Parental Rights in Education; Requiring district school boards to adopt procedures that comport with certain provisions of law for notifying a student’s parent of specified information; requiring such procedures to reinforce the fundamental right of parents to make decisions regarding the upbringing and control of their children in a specified manner; prohibiting a school district from adopting procedures or student support forms that require school district personnel to withhold from a parent specified information or that encourage or have the effect of encouraging a student to withhold from a parent such information; prohibiting a school district from encouraging classroom discussion about sexual orientation or gender identity in primary grade levels or in a specified manner, etc. (My emphasis.)
Under the headline “‘This will kill kids’: Push for ‘Don’t Say Gay’ law in Florida schools” News.com.au quoted Melanie Willingham-Jaggers, executive director of America’s LGBTQ youth advocacy group GLSEN, as saying:
This would erase LGBTQ+ history and culture from lesson plans and it sends a chilling message to LGBTQ+ young people and communities. These mandates are harmful and risk carelessly outing LGBTQ+ young people to families who do not affirm their children’s identities.
Member of Central Florida LGBTQ advocacy group Zebra Coalition, Heather Wilkie, agreed.
She told ABC News that erasing LGBTQ presence from schools could imply to students that their gender identity or sexual orientation is something to be hidden or ashamed of.
We have to create a learning environment where they feel safe and healthy, or it’s not an effective learning environment. When you have laws like this, that directly attack our kids for who they are, it prevents them from learning. It prevents them from being able to be healthy.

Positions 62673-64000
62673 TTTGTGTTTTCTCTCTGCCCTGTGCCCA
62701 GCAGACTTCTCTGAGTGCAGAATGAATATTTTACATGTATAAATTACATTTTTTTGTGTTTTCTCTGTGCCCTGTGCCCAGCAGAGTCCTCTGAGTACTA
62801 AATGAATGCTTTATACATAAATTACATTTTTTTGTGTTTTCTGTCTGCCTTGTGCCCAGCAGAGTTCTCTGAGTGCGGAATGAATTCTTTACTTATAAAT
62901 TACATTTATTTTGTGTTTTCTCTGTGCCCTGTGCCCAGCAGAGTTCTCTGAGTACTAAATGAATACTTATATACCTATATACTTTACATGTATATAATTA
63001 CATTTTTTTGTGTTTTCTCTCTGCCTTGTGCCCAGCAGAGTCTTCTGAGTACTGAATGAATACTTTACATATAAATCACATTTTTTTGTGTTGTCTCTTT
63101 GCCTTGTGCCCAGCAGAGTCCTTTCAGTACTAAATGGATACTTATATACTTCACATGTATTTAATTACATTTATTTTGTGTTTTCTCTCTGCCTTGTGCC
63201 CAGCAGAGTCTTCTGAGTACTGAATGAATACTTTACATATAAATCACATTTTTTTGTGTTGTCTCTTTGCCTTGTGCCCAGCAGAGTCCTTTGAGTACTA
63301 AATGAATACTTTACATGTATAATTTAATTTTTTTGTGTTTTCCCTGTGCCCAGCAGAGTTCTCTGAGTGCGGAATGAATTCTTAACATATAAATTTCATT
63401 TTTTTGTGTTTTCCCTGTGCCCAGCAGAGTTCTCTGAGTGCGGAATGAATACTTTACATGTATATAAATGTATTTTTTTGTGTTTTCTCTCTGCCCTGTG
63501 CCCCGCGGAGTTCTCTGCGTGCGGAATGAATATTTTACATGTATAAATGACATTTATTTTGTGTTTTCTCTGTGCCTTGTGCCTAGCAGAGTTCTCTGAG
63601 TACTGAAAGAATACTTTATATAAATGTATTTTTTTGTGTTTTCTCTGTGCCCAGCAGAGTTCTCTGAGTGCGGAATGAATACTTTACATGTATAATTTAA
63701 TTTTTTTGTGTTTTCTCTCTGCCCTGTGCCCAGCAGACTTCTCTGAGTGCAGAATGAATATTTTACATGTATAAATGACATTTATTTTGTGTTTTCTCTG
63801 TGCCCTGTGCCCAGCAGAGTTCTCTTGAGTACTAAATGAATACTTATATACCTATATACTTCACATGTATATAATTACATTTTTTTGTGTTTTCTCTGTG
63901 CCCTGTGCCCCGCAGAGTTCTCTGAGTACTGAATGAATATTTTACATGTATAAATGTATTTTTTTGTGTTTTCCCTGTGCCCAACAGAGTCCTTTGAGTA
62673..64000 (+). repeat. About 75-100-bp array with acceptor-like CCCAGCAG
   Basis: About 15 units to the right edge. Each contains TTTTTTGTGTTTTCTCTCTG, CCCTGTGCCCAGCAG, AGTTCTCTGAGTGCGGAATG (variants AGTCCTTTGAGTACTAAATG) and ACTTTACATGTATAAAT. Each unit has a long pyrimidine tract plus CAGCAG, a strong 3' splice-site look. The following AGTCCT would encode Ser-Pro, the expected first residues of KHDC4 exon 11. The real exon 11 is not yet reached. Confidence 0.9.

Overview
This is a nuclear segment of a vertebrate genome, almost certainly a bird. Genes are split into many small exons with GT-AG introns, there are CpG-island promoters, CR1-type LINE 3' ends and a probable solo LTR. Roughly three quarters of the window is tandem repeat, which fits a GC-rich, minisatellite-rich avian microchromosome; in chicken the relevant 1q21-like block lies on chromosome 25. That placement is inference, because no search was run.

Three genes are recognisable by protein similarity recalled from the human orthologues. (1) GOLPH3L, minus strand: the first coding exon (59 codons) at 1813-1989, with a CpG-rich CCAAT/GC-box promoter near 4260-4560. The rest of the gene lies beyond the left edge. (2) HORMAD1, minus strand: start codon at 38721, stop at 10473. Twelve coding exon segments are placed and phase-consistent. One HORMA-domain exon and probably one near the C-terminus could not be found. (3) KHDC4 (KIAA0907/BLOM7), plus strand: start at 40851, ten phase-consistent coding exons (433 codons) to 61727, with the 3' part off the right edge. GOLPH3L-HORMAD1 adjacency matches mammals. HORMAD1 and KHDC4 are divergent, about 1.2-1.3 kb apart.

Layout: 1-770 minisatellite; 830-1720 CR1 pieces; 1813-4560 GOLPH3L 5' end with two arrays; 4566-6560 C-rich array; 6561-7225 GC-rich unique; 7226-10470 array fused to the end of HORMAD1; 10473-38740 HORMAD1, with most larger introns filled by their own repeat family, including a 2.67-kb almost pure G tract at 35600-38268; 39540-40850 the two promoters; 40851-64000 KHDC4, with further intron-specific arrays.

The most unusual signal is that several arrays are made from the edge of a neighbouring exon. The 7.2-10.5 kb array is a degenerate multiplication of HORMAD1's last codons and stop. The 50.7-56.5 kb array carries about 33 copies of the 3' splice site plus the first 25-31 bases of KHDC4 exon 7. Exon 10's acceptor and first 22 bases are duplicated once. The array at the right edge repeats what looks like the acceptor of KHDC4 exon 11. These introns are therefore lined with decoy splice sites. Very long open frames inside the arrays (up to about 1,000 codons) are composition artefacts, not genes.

ABC News reported that 2021 was a record-breaking year for anti-LGBTQ legislation in the US, according to the Human Rights Campaign. More than 250 of these bills were introduced and at least 17 were enacted into law.
Wilkie said that queer issues and access to supportive resources have been the priority against anti-LGBTQ attacks in recent years, and this has been a heightened effort since the Pulse nightclub shooting in 2016.
LGBTQ youth in the state, who have a higher risk for suicidal ideation, depression and anxiety, have been struggling, but Wilkie says advocacy groups will continue to fight these bills.
We will fight. It’s so disheartening to think that they would not be able to freely talk about themselves, or learn anything about their history.
Apart from welcoming SB 1834, far-right LifeSiteNews, notorious for its anti-vax propaganda, jubilantly reports on another of Baxley’s bills: SB 1842. This, it said, would impose a raft of changes “designed to protect children and strengthen parental control over sexual content in K-12 schools.”